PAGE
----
Quality software refers to a software which is reasonably bug or defect free, is delivered in time and within the specified budget, meets the requirements and/or expectations, and is maintainable. In the software engineering context, software quality reflects both functional quality as well as structural quality.
Software Functional Quality − It reflects how well it satisfies a given design, based on the functional requirements or specifications.
Software Structural Quality − It deals with the handling of non-functional requirements that support the delivery of the functional requirements, such as robustness or maintainability, and the degree to which the software was produced correctly.
Software Quality Assurance − Software Quality Assurance (SQA) is a set of activities to ensure the quality in software engineering processes that ultimately result in quality software products. The activities establish and evaluate the processes that produce products. It involves process-focused action.
Software Quality Control − Software Quality Control (SQC) is a set of activities to ensure the quality in software products. These activities focus on determining the defects in the actual products produced. It involves product-focused action.
In the software industry, the developers will never declare that the software is free of defects, unlike other industrial product manufacturers usually do. This difference is due to the following reasons.
It is the number of operational modes the product permits. Normally, an industrial product allows only less than a few thousand modes of operation with different combinations of its machine settings. However, software packages allow millions of operational possibilities. Hence, assuring of all these operational possibilities correctly is a major challenge to the software industry.
Since the industrial products are visible, most of its defects can be detected during the manufacturing process. Also the absence of a part in an industrial product can be easily detected in the product. However, the defects in software products which are stored on diskettes or CDs are invisible.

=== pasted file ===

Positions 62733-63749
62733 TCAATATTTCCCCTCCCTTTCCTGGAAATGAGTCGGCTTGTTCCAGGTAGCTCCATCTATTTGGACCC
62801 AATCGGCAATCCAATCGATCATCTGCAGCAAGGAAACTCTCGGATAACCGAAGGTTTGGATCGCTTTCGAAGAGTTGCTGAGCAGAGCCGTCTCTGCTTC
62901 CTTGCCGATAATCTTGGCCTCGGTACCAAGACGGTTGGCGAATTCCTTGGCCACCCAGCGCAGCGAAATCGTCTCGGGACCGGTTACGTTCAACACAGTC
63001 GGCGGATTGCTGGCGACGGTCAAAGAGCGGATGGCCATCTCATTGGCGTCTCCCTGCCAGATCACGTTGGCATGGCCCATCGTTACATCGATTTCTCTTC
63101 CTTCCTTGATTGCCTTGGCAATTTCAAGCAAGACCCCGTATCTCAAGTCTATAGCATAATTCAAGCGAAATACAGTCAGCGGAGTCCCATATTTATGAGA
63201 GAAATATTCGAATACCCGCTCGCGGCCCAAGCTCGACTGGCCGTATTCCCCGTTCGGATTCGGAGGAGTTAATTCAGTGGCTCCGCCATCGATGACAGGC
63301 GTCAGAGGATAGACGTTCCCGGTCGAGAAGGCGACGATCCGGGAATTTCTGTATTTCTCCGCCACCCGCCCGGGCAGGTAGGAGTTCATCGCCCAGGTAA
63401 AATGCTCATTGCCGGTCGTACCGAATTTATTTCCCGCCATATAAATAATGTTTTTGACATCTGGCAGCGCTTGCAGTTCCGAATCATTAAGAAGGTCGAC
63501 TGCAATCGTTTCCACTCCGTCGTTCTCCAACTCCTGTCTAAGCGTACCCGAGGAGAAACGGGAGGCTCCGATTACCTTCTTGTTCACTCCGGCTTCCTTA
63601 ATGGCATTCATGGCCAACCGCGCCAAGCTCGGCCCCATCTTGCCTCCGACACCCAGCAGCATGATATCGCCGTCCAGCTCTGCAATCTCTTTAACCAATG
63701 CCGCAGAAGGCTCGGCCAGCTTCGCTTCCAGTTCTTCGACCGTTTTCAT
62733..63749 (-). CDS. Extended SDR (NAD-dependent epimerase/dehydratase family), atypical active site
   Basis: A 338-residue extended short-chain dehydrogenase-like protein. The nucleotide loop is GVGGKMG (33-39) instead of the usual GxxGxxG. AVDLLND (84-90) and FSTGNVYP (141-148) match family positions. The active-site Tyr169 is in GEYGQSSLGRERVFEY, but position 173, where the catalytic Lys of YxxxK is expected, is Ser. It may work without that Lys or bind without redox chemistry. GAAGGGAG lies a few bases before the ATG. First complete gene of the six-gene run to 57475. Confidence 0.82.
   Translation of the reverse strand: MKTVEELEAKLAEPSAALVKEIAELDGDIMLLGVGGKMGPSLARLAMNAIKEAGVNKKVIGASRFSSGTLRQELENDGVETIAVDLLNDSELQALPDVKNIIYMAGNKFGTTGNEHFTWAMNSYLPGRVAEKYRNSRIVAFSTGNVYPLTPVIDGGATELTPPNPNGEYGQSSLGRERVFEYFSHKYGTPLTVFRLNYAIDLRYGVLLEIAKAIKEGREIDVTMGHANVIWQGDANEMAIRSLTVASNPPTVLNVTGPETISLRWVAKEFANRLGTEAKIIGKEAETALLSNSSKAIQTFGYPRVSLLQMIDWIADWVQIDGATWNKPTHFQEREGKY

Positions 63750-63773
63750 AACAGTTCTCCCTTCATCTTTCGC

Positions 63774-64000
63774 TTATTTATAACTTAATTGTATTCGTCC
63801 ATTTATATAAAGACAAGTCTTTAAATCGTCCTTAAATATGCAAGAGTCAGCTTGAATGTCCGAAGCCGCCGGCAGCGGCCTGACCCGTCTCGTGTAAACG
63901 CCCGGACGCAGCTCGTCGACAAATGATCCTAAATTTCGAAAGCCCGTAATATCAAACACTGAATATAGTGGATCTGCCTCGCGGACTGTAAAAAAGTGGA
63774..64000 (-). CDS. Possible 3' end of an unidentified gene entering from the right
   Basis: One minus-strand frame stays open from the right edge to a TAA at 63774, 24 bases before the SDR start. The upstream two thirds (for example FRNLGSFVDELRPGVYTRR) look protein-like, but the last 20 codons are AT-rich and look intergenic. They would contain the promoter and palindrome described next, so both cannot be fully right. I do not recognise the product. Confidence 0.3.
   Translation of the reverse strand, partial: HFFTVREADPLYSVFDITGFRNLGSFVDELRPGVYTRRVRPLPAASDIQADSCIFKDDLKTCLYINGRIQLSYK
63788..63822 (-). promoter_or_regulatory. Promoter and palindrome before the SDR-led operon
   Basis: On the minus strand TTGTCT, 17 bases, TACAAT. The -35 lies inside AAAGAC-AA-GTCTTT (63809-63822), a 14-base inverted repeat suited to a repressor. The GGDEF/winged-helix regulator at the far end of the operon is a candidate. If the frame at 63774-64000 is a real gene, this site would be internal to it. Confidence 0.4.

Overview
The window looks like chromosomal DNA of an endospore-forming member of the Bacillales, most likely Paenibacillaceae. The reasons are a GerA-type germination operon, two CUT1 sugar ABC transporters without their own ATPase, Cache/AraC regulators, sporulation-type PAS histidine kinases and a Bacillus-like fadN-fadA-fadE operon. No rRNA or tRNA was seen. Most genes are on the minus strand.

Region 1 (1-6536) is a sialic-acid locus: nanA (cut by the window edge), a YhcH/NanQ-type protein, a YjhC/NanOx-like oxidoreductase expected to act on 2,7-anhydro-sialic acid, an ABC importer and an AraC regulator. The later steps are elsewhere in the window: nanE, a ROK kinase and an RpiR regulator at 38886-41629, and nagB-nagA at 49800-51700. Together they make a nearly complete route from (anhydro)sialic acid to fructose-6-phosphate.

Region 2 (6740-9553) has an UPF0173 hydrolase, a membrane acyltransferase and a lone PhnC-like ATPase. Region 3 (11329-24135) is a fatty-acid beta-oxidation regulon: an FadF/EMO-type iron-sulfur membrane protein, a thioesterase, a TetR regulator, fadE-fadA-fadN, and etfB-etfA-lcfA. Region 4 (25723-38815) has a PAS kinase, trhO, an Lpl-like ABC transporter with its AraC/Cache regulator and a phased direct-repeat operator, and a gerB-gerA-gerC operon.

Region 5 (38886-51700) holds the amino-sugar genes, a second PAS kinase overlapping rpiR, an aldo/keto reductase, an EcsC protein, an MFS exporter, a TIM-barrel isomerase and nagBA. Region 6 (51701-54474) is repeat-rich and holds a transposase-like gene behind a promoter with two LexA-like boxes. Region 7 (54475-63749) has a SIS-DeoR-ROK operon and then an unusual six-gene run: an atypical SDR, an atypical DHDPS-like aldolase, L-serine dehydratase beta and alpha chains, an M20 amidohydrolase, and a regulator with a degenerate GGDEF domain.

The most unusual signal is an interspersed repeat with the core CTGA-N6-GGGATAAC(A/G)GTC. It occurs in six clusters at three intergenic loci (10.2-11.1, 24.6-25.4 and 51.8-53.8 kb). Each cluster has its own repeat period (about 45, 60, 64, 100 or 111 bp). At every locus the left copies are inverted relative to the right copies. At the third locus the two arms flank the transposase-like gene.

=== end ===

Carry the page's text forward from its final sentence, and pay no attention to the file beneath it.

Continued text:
In an industrial product, defects can be detected during the following phases −
Product development − In this phase, the designers and Quality Assurance (QA) staff checks and tests the product prototype to detect its defects.
Product production planning − During this phase, the production process and tools are designed and prepared. This phase also provides opportunities to inspect the product to detect the defects that went unnoticed during the development phase.
Manufacturing − In this phase, QA procedures are applied to detect failures of products themselves. Defects in the product detected in the first period of manufacturing can usually be corrected by a change in the product’s design or materials or in the production tools, in a way that eliminates such defects in products manufactured in future.
However, in the case of software, the only phase where defects can be detected is the development phase. In case of software, product production planning and manufacturing phases are not required as the manufacturing of software copies and the printing of software manuals are conducted automatically.
The factors affecting the detection of defects in software products versus other industrial products are shown in the following table.
|Characteristic||Software Products||Other Industrial Products|
|Complexity||Millions of operational options||thousand operational options|
|visibility of product||Invisible Product Difficult to detect defects by sight||Visible Product Effective detection of defects by sight|
|Nature of development and production process||can defect defects in only one phase||can detect defects in all of the following phases
These characteristics of software such as complexity and invisibility make the development of software quality assurance methodology and its successful implementation a highly professional challenge.